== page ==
• Now They Call Me Infidel: Why I Renounced Jihad for America, Israel, and the War on Terror by Nonie Darwish, Sentinel HC, November 2006
  • My Forbidden Face: Growing Up Under the Taliban-A Young Woman's Story by Latifa, Miramax Books, March 2002
  • Behind the Burqa: Our Life in Afghanistan and How We Escaped to Freedom by Sulima and Hala and Batya Swift Yasgur, Wiley, September 2002
  • Rage Against the Veil: The Courageous Life and Death of an Islamic Dissident by Parvin Darabi and Romin P. Thomson, Prometheus Books, February 1999

Sources: http://www.epl.org/library/bibliographies/islamic.html and www.amazon.com

Hall of inflamers

Women journalists and dissidents who have fallen foul of Islam

April 2000: Iran imprisons lawyer Mehrangiz Kar as well as publisher Shahla Lahiji after they participated in an academic Berlin conference discussing reform in Iran.

June 2003: Iranian-Canadian journalist Zahra Kazemi, 54, is arrested for photographing the relatives of detainees outside Tehran's Evin prison. Tortured, raped, and beaten, she dies shortly after while in custody.

February 2004: Nigerian Amina Lawal, who had been sentenced to death by stoning after the 31-year-old conceived a child out of wedlock, is freed by the Shariah Court of Appeal.

April 2004: Sumi Khan, a Bangladesh reporter for the Daily Samakal, is beaten and stabbed by three assailants after she wrote about the ties of politicians and religious organizations to attacks on minority groups.

April 2004: Rania al-Baz, a Saudi Arabian TV broadcaster, is severely beaten by her husband for talking on the phone. She uses the incident to draw attention to the plight of women in her country.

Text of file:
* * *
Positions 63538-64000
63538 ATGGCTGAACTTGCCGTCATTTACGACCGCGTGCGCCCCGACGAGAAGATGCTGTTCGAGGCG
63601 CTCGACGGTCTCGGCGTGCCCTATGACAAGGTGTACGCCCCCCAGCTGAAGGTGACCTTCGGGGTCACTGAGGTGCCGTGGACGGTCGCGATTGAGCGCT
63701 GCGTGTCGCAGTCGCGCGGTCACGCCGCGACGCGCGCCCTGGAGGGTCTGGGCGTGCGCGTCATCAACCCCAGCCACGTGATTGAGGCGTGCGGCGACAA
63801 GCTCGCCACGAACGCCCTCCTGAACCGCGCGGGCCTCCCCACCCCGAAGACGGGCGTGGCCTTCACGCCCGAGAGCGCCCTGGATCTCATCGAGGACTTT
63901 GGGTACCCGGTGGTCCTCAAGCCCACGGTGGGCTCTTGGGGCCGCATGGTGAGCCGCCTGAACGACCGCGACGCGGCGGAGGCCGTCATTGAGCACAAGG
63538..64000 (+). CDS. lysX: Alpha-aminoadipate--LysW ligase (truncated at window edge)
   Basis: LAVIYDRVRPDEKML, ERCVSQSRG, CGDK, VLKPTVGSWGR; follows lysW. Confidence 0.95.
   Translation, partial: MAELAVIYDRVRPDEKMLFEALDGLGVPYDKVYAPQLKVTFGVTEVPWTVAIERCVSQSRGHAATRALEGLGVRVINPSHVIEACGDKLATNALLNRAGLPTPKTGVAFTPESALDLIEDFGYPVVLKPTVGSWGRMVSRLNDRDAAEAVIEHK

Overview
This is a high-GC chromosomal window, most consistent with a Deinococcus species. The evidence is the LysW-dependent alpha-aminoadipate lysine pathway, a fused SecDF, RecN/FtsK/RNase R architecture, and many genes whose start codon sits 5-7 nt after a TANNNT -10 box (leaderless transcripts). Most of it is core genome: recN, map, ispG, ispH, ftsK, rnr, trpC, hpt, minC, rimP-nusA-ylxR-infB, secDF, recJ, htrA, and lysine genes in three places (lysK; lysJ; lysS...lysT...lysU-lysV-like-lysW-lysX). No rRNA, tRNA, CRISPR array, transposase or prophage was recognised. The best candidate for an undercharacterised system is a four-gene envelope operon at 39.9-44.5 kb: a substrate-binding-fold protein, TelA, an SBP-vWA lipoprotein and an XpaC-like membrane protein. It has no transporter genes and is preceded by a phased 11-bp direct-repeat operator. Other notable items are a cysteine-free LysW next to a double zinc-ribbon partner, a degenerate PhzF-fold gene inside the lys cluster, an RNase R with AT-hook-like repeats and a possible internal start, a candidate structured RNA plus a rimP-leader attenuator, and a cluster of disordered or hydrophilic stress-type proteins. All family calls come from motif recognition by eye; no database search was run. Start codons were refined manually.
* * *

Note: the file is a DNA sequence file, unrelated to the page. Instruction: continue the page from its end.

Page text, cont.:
November 2004: Iranian journalist Fereshteh Ghazi is arrested after she publishes articles on women's rights.

November 2004: Mahboubeh Abbasgholizadeh, the Iranian editor-in-chief of Farzaneh, is arrested under vague charges of "spreading lies" and having "relations with foreigners."

March 2005: Derya Aksakal of Turkey is detained by three masked men who question her about her political activities. They threaten her with rape and subject her to a mock execution before releasing her.

July 2006: Kurdish journalist Ayfer Serçe is killed by the Iranian army in Keleres after she went to the region to investigate the suicides of Kurdish women.

January 2007: Sanaa Al Aji, a Moroccan journalist, is put on trial for allegedly defaming Islam in an article published in the magazine Nichane.

February 2007: Zahra Kamalfar, an Iranian dissident seeking asylum in Canada, and her two children are trapped in Moscow's airport after living there for more than eight months. Kamalfar, whose husband disappeared in Iran and is presumed dead, escaped Iran with her children after she was imprisoned for taking part in a pro-democracy rally. They were en route to Canada when their fake passports were detected.

-compiled by Kristin Chapman

Comments

You must be a WORLD member to post comments.

    Keep Reading

    Advertisement